Leadership and Employee Engagement

Ensuring they have an engaged workforce is becoming more and more challenging for organizations to-day. Employees feel engaged when they are motivated and supported in their work and feel they are contributing to and have a stake in the success of their organisation.

Why are employers so intent to ensure they have an engaged workforce? A study by the Institute on Employment Studies on the service-profit chain entitled “From People to Profits,” indicates that an increase in employee engagement has a considerable influence on sales, both directly and indirectly; through increasing customers’ satisfaction with the quality of service provided to them.

The January 2003 issue of the Harvard Business Review highlighted substantial research conducted on workforce motivation throughout the years and revealed consistent findings that emphasized the need for employees to become fully engaged in their work in order for the organization to achieve high levels of employee commitment.

Leadership plays a vital role in influencing levels of employee engagement. To-days environment makes the work of leaders that much more difficult. In her most recent book – Perseverance (Berrett-Koehler, 2010), Margaret Wheatley writes about tenacity in the face of adversity; it is written explicitly for people dedicated to organizational leadership and change, who have suddenly found their work much more difficult.

Wheatley points out that “everyone is working harder, and in most cases, in greater isolation. The current pace of work and life, along with increasing fear and anxiety, make it more difficult to have the energy and enthusiasm to keep going”. BMC has worked for many years to bring ‘community’ to the business sector and ‘business’ to the community sector, so I find great resonance when Wheatley says that “in a time like this, of economic and emotional distress, every organization needs leaders who can help people regain their capacity, energy, and desire to contribute, and this is only accomplished when people work together in community, not in isolation.

The old models of command and control are not effective in a changing, volatile environment. The old style leads to a destructive cycle where people look for someone to blame – so leaders blame their employees, and employees blame their leaders. A climate of blame leads to self-protective behaviors, people take fewer risks; creativity and participation disappear. New rules and regulations appear, with unintended but predictable consequences; more staff disengagement, more wasted time and more fear.

Based on an interview with Margaret Wheatley, in ‘Strategy and Business’ – November 22, 2011.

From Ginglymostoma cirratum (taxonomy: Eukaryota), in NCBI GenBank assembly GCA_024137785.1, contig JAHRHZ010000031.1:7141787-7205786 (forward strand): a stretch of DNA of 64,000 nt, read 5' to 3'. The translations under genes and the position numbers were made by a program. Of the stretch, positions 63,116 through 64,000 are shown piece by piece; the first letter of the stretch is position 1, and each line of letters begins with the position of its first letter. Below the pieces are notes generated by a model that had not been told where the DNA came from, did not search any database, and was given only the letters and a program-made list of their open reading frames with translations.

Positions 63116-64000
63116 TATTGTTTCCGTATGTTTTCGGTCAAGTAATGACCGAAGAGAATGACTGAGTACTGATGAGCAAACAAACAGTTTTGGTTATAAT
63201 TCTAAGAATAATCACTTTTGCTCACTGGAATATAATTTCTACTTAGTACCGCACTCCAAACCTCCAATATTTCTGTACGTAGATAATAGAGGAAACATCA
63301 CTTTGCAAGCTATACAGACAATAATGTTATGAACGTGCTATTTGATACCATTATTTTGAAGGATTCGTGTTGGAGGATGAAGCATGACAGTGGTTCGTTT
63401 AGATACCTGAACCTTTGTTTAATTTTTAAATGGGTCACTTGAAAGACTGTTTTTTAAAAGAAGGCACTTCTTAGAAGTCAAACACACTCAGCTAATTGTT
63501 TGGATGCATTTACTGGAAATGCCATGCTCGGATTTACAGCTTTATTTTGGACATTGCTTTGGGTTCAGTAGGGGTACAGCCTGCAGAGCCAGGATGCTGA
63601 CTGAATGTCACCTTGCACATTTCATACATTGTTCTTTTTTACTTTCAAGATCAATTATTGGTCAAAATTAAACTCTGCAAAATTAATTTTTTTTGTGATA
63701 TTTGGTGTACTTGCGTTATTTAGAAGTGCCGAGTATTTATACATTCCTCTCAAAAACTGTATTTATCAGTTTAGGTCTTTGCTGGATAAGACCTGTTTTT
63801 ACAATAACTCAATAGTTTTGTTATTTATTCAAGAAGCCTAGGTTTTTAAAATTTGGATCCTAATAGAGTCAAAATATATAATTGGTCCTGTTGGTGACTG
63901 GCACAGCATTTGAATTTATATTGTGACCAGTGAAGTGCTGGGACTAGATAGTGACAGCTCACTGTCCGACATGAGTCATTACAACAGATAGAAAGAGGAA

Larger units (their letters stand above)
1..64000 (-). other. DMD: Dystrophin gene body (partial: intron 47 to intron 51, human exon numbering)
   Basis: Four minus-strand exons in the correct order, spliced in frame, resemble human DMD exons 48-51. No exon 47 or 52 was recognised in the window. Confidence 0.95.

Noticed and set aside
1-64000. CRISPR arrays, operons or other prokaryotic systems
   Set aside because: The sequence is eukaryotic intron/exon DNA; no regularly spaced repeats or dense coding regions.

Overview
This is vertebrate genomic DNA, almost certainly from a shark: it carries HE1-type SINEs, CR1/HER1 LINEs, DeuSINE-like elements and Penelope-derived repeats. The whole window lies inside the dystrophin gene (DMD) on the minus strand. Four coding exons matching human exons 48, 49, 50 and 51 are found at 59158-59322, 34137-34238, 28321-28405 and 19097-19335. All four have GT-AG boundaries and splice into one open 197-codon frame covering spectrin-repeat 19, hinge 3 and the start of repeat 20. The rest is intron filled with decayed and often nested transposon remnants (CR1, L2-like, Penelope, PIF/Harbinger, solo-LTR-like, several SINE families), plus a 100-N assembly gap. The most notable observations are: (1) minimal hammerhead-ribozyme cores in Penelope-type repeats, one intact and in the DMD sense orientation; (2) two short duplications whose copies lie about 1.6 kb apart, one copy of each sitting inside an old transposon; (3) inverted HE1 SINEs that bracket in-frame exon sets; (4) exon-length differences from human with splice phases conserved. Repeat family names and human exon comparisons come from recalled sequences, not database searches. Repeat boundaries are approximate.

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Good Communication - Good Performance

There has been a lot of talk recently about party political leaders and their communication capability.

Longford Westmeath TD Mary O' Rourke says she believes backbenchers in Fianna Fail can still be reassured by the Taoiseach, if he improves his communication skills.

Journalist Eamon Dunphy said “Enda Kenny doesn’t have great communication skills, but if you look through history you will see that Clement Attlee was a great prime minister, but had no charisma and no communication skills.

So is there a link between a leaders communication capability and their organisations performance.

Yes! is the answer.

A recent study by Watson Wyatt, the HR consulting firm, shows that companies that communicate effectively had a 47% higher return to shareholders over a five-year period (mid-2004 to mid-2009).

The study identified 3 headings for more effective communication: Courage, Innovation and Discipline.

Courage Tell it like it is.  Shielding people from bad news is akin to treating them like children; it says they are not “grown up” enough to handle the truth.  So why do companies do it?  Often they feel employees will lose heart and then under-perform.  The study showed the opposite.  Tell your people what they need to know and they will reward you with greater trust and solid performance.

Innovation Many companies are experiencing significant change in their industries.  The status quo is not an option.  If you wait for the future to unfold before you innovate – you will be too late.  Innovation and R&D must never stop.  Invite your people to participate in creative problem solving, re-thinking your business model, streamlining your activities, and continually challenging the status quo.  Ask – could there be a better way?

Discipline Have a clear strategic plan – and measure the execution of your strategic plan in real time.  Effective companies have strategic plans that all their people know and can easily understand.  They clearly communicate their strategic position and brand promise.  Sadly, many companies don’t have clear strategies, nor do they know how to effectively communicate them to their people (– is it any wonder their customers are confused?).  Their people are given direction without context.  They are told “what” to do but not “why”.  Communicating the “why” is important if you want to fully engage your people.

Companies/countries whose leaders communicate with courage, innovation and discipline during this period of economic challenge and change will be more effective at engaging their employees/citizens and will be better positioned to succeed in an uncertain future.

Based on a report published by Watson Wyatt Worldwide: Capitalizing on Effective Communication. How Courage, Innovation and Discipline Drive Business Results in Challenging Times (2009/2010).

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